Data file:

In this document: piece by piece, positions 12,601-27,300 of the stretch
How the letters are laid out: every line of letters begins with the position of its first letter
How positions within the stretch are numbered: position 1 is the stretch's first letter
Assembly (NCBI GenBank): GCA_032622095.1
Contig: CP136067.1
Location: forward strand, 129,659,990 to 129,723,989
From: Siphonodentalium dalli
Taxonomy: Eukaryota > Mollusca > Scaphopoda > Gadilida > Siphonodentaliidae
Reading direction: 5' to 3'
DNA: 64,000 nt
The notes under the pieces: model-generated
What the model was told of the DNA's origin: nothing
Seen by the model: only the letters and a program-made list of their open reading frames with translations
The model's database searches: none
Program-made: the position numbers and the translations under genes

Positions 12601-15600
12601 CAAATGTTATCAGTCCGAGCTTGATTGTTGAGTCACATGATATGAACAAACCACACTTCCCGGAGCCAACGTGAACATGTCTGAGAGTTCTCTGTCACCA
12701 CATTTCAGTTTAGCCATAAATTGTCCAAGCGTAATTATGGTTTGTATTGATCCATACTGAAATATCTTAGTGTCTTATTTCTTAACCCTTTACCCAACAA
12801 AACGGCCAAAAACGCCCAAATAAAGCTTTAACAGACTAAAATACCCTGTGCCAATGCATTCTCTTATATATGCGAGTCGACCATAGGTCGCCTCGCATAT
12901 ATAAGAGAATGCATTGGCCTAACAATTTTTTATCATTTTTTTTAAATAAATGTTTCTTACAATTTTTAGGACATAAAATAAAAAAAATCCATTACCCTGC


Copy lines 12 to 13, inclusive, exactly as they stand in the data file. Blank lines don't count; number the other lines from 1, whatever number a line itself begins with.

What the model was told of the DNA's origin: nothing
Seen by the model: only the letters and a program-made list of their open reading frames with translations